The second reason I was pleasantly surprised is that, though this was the perfect excuse for Savini to show off his skills, he decided to keep much of the violence and gore relatively subdued for the genre and period. This kept the film much more in line with the original: gory and gruesome, but not atrociously so.
Don’t get me wrong: there’s tons of zombie action here. It’s just not as nasty as you’d expect from Savini, who’s done some terrifically horrific work for Romero’s ‘Dawn of the Dead’ and ‘Day of the Dead’. Instead, he focused on making it as realistic as possible on a budget (and without CGI). The effects look great.
Overall, the cast is an improvement over the originals, who couldn’t always deliver their lines adequately (and, in some cases, never at all). But it’s a give-and-take situation, in that, while none of the new actors are nearly as terrible, there are also no powerhouse performances either. There’s a greater balance.
Ben: Tony Todd plays Ben this time and he’s rock solid, but he doesn’t have the fire that Duane Jones had. In my eyes, Jones had star caliber: he had charisma and imbued Ben with an intelligence and confidence that made a hero of him. Todd’s Ben is a good, honourable man, but he doesn’t inspire as much confidence.
Barbara: Patricia Tallman’s Barbara is a completely different beast from the original, so it’s hard to compare the two. But the fact is that Judith O’Dea was really quite horrible at playing the panicked and nearly catatonic young woman. Tallman gives attitude and savoir faire to this version of the character.
Harry Cooper: Tom Towles’ Harry is grating because he just shouts at and blocks everyone, and Towles’ performance is shaky, unrealistic. But Karl Hardman’s Harry was also shouty and difficult. The difference is that Hardman had a presence that Towles doesn’t; he was a spitfire whereas Towles is more of a sleezebag.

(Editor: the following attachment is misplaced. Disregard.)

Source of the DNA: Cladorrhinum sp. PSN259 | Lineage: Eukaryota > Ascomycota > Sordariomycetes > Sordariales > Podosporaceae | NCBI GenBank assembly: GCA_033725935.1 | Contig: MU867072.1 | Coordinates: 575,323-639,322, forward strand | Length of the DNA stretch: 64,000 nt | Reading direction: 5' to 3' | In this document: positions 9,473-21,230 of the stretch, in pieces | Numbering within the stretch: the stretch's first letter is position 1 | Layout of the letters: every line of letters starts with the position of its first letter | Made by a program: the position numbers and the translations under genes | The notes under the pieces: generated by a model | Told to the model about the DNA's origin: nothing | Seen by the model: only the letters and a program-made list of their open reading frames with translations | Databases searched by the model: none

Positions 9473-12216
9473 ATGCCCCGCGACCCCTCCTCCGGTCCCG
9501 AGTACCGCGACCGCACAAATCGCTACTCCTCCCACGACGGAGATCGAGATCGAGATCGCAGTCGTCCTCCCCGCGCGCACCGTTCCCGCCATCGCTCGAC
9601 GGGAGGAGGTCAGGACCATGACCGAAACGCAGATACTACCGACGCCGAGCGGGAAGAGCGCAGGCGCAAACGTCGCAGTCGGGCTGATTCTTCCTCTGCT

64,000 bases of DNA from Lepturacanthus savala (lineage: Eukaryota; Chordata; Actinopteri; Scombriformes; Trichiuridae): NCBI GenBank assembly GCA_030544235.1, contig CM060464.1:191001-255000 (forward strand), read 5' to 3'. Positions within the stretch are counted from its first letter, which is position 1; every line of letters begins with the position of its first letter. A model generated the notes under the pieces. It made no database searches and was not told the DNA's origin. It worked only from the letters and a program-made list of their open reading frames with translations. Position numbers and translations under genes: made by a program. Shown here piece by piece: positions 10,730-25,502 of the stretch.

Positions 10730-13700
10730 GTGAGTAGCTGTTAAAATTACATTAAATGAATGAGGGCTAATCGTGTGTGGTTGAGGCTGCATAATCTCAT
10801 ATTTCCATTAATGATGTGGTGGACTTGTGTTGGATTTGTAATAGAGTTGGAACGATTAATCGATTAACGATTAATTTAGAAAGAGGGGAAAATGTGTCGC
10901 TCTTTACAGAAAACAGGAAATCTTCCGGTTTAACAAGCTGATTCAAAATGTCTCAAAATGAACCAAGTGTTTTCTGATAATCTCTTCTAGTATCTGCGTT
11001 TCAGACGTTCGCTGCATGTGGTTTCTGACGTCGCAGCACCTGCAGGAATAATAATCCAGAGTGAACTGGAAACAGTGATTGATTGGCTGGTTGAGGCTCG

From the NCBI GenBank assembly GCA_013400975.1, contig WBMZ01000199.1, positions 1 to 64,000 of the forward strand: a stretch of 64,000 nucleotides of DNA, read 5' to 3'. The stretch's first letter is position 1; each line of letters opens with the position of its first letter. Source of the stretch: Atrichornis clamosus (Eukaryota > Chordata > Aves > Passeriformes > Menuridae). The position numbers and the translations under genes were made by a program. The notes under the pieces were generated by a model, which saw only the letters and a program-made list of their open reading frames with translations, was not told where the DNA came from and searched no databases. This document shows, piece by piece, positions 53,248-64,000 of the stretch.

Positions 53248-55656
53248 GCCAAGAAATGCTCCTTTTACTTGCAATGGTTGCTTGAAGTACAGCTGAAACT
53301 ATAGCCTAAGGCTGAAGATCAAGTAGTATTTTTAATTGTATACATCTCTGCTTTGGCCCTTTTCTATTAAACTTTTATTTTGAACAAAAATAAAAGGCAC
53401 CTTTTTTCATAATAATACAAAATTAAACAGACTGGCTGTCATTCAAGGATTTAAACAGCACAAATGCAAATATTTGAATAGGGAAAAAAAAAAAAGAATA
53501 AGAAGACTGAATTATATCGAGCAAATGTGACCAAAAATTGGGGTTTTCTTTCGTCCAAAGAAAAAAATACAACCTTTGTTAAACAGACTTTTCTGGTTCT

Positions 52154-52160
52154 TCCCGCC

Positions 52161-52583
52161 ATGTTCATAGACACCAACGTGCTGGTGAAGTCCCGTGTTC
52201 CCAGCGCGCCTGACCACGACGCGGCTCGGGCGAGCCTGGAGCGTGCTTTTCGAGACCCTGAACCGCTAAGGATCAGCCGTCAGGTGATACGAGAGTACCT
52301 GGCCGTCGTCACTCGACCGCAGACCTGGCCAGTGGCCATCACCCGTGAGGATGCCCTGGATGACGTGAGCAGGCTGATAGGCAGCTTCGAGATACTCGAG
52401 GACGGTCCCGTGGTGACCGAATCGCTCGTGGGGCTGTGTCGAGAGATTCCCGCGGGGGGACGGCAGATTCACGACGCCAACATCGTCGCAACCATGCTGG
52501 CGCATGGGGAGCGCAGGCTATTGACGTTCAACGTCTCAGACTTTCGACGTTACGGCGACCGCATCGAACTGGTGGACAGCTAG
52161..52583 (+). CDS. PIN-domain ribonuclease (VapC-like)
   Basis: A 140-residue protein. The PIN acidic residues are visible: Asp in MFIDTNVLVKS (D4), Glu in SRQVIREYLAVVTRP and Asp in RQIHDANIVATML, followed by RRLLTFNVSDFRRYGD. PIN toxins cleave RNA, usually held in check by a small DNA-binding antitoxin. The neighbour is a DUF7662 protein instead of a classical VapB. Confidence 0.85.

Helen Cooper: McKee Anderson gives a TV-worthy performance. Enough said. Marilyn Eastman made the original endearing. The biggest difference here is that the dynamic between the Coopers here is dialed up; Harry tries to assert his dominance more, relegating Helen into the background. She stays in the cellar.
Tom: Keith Wayne wasn’t exactly stellar as Tom, but he was likeable. William Butler’s Tom is a bit of a hick loser, which is uninspiring. At least he kicks into gear under Ben’s direction and works hard to help. He’s still an idiot, though, and remains the cause of his and Judy’s ghastly, fiery deaths.
Judy: Judith Ridley had given a limp performance as Judy; she was sweet, but totally vacant. Katie Finneran serves up a spunkier version of Judy and does so adequately. This Judy speaks her mind and rethinks Ben’s plan for getting gas, offering her help driving the truck – which she does with much zest.
The biggest change in the picture is probably the ending, which is justified by the dramatic character shifts. I actually quite liked this new take, because the picture resets the dialogue from racial tensions to gender relations. It’s not nearly as nihilistic, but it still proposes a gloomy take on humanity.
All told, I really enjoyed this version of ‘Night of the Living Dead’. While the other one is ground-breaking, is far superior at tension-building and has meatier interpersonal dynamics, this one doesn’t suffer from the same inadequacies. I still much prefer the original, warts and all, but this is quite excellent.
Unfortunately, it wasn’t at all received well at the time, with many critics feeling that it was exploitative and/or redundant – which is unsurprising given the stature of the original. One can only hope that, with the distance that time provides, its virtues will be reconsidered and it’ll be given a new lease on life.
It’s not Romero’s classic, but it’s an excellent horror film in its own right.
Date of viewing: July 23, 2017